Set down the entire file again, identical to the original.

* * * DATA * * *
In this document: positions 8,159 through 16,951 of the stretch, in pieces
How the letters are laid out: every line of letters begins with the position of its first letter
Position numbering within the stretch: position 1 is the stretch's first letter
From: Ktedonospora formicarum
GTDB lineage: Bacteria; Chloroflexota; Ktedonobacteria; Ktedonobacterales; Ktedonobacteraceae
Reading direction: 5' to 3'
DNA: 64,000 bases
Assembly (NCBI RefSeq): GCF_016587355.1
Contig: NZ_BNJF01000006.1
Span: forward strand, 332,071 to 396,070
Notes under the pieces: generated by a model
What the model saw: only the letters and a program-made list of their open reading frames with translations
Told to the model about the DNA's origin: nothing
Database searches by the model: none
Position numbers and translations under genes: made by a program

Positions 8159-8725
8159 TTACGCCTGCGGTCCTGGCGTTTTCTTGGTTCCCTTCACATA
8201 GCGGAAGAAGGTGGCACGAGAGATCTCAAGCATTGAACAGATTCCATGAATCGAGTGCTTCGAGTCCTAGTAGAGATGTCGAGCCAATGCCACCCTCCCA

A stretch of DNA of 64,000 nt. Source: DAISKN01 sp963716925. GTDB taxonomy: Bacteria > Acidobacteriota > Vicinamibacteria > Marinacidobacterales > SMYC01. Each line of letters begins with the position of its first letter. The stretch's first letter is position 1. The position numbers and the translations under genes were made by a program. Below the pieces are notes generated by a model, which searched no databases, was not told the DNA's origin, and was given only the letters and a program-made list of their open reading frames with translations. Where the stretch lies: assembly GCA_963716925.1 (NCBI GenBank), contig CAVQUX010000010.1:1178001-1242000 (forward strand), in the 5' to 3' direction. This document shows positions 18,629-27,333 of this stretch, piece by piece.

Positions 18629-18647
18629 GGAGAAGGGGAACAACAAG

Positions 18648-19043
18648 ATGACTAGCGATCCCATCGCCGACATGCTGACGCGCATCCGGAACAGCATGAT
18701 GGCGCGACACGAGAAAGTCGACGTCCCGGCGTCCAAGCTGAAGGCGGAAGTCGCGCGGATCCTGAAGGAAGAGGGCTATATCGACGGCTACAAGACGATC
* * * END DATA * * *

In this document: positions 8,159 through 16,951 of the stretch, in pieces
How the letters are laid out: every line of letters begins with the position of its first letter
Position numbering within the stretch: position 1 is the stretch's first letter
From: Ktedonospora formicarum
GTDB lineage: Bacteria; Chloroflexota; Ktedonobacteria; Ktedonobacterales; Ktedonobacteraceae
Reading direction: 5' to 3'
DNA: 64,000 bases
Assembly (NCBI RefSeq): GCF_016587355.1
Contig: NZ_BNJF01000006.1
Span: forward strand, 332,071 to 396,070
Notes under the pieces: generated by a model
What the model saw: only the letters and a program-made list of their open reading frames with translations
Told to the model about the DNA's origin: nothing
Database searches by the model: none
Position numbers and translations under genes: made by a program

Positions 8159-8725
8159 TTACGCCTGCGGTCCTGGCGTTTTCTTGGTTCCCTTCACATA
8201 GCGGAAGAAGGTGGCACGAGAGATCTCAAGCATTGAACAGATTCCATGAATCGAGTGCTTCGAGTCCTAGTAGAGATGTCGAGCCAATGCCACCCTCCCA

A stretch of DNA of 64,000 nt. Source: DAISKN01 sp963716925. GTDB taxonomy: Bacteria > Acidobacteriota > Vicinamibacteria > Marinacidobacterales > SMYC01. Each line of letters begins with the position of its first letter. The stretch's first letter is position 1. The position numbers and the translations under genes were made by a program. Below the pieces are notes generated by a model, which searched no databases, was not told the DNA's origin, and was given only the letters and a program-made list of their open reading frames with translations. Where the stretch lies: assembly GCA_963716925.1 (NCBI GenBank), contig CAVQUX010000010.1:1178001-1242000 (forward strand), in the 5' to 3' direction. This document shows positions 18,629-27,333 of this stretch, piece by piece.

Positions 18629-18647
18629 GGAGAAGGGGAACAACAAG

Positions 18648-19043
18648 ATGACTAGCGATCCCATCGCCGACATGCTGACGCGCATCCGGAACAGCATGAT
18701 GGCGCGACACGAGAAAGTCGACGTCCCGGCGTCCAAGCTGAAGGCGGAAGTCGCGCGGATCCTGAAGGAAGAGGGCTATATCGACGGCTACAAGACGATC